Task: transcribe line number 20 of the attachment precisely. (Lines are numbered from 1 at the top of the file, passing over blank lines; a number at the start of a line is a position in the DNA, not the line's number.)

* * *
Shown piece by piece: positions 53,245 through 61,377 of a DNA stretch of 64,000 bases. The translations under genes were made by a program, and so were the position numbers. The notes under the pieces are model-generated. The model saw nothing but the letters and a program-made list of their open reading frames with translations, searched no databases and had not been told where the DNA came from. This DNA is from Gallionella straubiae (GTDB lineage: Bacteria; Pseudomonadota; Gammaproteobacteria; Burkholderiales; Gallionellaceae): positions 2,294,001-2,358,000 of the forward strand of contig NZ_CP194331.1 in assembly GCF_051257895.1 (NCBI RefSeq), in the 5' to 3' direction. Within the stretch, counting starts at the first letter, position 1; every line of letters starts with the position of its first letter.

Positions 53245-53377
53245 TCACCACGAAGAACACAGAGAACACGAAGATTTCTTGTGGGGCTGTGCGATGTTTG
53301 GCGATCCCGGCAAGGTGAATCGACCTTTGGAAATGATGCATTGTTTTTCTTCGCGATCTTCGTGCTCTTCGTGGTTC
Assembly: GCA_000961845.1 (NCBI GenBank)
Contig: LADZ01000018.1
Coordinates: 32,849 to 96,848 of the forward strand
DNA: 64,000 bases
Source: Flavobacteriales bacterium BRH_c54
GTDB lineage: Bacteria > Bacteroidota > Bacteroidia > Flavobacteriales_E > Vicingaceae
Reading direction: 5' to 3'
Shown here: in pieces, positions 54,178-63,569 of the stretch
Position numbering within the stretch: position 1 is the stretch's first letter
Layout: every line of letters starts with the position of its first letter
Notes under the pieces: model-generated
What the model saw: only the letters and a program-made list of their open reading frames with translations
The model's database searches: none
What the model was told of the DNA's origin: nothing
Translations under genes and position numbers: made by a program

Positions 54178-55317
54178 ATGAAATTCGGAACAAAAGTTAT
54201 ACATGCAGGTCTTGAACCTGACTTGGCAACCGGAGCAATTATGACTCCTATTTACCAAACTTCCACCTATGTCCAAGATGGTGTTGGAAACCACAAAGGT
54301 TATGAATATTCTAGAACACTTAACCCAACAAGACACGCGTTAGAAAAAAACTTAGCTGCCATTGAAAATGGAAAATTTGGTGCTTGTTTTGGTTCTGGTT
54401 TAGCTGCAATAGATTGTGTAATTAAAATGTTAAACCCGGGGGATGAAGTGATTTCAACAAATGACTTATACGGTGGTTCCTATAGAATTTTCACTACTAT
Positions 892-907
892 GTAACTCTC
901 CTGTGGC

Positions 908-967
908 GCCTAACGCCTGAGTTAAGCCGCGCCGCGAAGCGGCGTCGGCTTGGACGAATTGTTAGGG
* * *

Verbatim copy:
Positions 54178-55317